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Founder, CEO, & Host

Greg White

Principal & Host

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Principal, Supply Chain Now
Host of Supply Chain is Boring

Talk about world-class: Chris is one of the few professionals in the world to hold CPIM-F, CLTD-F and CSCP-F designations from ASCM/APICS. He’s also the APICS coach – and our resident Supply Chain Doctor. When he’s not hosting programs with Supply Chain Now, he’s sharing supply chain knowledge on the APICS Coach Youtube channel or serving as a professional education instructor for the Georgia Tech Supply Chain & Logistic Institute’s Supply Chain Management (SCM) program and University of Tennessee-Chattanooga Center for Professional Education courses.

Chris earned a BS in Industrial Engineering from Bradley University, an MBA with emphasis in Industrial Psychology from the University of West Florida, and is a Doctoral in Supply Chain Management candidate.

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Karin Bursa

Host of TEKTOK

If there’s one Supply Chain ‘Pro to Know,’ it’s Karin. She’s earned the title for three years and counting – culminating in her designation as the “2020 Supply Chain Pro to Know of the Year.” Karin is also an award-winning digital supply chain, business strategy and technology marketing executive. A sought-after speaker at industry conferences, you will find her quoted in a variety of supply chain publications – and active in forums like ASCM/APICS and CSCMP.

With more than 25 years of supply chain experience, Karin spearheaded strategy and marketing for Gartner Magic Quadrant Leader and IDC MarketScape Leader, Logility. Karin has the heart of a teacher and has helped nearly 1,000 customers transform their businesses and tell their success stories. Today, she is a sought-after advisor helping high-growth B2B technology companies with everything from defining their unique value propositions to introducing new products and capturing customer success. No matter their goals, she makes sure her clients have actionable marketing strategies that help grow global revenue, market share and profitability.

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Kevin L. Jackson

Host of Digital Transformers

Kevin L. Jackson is a globally recognized Thought Leader, Industry Influencer and Founder/Author of the award winning “Cloud Musings” blog.  He has also been recognized as a “Top 5G Influencer” (Onalytica 2019, Radar 2020), a “Top 50 Global Digital Transformation Thought Leader” (Thinkers 360 2019) and provides strategic consulting and integrated social media services to AT&T, Intel, Broadcom, Ericsson and other leading companies. Mr. Jackson’s commercial experience includes Vice President J.P. Morgan Chase, Worldwide Sales Executive for IBM and SAIC (Engility) Director Cloud Solutions. He has served on teams that have supported digital transformation projects for the North Atlantic Treaty Organization (NATO) and the US Intelligence Community.  Kevin’s formal education includes a MS Computer Engineering from Naval Postgraduate School; MA National Security & Strategic Studies from Naval War College; and a BS Aerospace Engineering from the United States Naval Academy. Internationally recognizable firms that have sponsored articles authored by him include CiscoMicrosoft, Citrix and IBM.  Books include “Click to Transform” (Leaders Press, 2020), “Architecting Cloud Computing Solutions” (Packt, 2018), and “Practical Cloud Security: A Cross Industry View” (Taylor & Francis, 2016). He also delivers online training through Tulane UniversityO’Reilly MediaLinkedIn Learning, and Pluralsight.  Mr. Jackson retired from the U.S. Navy in 1994, earning specialties in Space Systems EngineeringCarrier Onboard Delivery Logistics and carrier-based Airborne Early Warning and Control. While active, he also served with the National Reconnaissance Office, Operational Support Office, providing tactical support to Navy and Marine Corps forces worldwide.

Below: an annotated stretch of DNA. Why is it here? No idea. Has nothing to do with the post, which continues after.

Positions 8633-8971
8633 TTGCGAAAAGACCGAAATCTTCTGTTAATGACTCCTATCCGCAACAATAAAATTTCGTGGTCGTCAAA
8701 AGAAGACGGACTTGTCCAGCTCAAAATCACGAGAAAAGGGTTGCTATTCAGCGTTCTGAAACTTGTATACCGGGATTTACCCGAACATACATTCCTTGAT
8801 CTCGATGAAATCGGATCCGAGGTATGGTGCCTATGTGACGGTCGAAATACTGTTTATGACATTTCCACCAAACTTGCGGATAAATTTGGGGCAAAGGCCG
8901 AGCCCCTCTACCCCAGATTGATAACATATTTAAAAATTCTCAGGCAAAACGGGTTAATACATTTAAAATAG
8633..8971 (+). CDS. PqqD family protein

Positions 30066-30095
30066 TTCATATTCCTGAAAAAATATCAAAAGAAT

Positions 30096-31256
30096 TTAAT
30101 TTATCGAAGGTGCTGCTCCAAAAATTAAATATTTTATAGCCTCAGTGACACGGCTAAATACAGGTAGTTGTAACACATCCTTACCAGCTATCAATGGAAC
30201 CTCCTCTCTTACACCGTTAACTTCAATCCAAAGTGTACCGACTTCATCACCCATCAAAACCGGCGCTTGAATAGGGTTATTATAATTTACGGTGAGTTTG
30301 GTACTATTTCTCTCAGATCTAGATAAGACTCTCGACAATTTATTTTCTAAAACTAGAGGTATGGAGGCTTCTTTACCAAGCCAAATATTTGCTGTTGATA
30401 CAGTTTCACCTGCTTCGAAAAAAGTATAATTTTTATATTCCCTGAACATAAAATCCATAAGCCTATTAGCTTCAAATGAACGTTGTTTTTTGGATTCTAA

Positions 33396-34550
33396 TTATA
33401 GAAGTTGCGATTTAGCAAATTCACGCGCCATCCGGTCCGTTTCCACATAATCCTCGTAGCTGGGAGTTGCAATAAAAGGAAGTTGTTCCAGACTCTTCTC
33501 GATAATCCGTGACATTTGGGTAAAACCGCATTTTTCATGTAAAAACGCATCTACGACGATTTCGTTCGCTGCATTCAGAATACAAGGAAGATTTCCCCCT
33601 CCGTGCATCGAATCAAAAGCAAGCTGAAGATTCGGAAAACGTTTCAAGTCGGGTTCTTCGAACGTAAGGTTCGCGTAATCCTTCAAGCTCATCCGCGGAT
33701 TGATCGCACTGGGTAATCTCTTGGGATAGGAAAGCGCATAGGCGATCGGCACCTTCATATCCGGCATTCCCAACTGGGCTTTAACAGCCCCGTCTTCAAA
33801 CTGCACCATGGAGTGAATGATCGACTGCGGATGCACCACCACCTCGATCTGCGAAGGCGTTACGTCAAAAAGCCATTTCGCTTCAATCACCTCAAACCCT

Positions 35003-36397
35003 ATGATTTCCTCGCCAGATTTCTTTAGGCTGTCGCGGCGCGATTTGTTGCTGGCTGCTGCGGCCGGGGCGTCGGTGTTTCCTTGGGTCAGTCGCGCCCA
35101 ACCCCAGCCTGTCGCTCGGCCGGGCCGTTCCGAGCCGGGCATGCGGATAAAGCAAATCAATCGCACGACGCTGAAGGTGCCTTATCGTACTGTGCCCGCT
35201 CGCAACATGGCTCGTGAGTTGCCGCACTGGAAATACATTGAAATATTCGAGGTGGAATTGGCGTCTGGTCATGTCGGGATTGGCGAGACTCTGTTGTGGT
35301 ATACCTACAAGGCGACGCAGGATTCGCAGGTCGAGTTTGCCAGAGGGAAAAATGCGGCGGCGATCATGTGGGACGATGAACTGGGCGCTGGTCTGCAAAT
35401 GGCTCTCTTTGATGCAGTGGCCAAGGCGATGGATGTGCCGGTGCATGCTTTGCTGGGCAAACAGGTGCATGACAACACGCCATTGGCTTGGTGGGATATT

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Enrique Alvarez

Host of Logistics with Purpose and Supply Chain Now en Español

Enrique serves as Managing Director at Vector Global Logistics and believes we all have a personal responsibility to change the world. He is hard working, relationship minded and pro-active. Enrique trusts that the key to logistics is having a good and responsible team that truly partners with the clients and does whatever is necessary to see them succeed. He is a proud sponsor of Vector’s unique results-based work environment and before venturing into logistics he worked for the Boston Consulting Group (BCG). During his time at BCG, he worked in different industries such as Telecommunications, Energy, Industrial Goods, Building Materials, and Private Banking. His main focus was always on the operations, sales, and supply chain processes, with case focus on, logistics, growth strategy, and cost reduction. Prior to joining BCG, Enrique worked for Grupo Vitro, a Mexican glass manufacturer, for five years holding different positions from sales and logistics manager to supply chain project leader in charge of five warehouses in Colombia.

He has an MBA from The Wharton School of Business and a BS, in Mechanical Engineer from the Technologico de Monterrey in Mexico. Enrique’s passions are soccer and the ocean, and he also enjoys traveling, getting to know new people, and spending time with his wife and two kids, Emma and Enrique.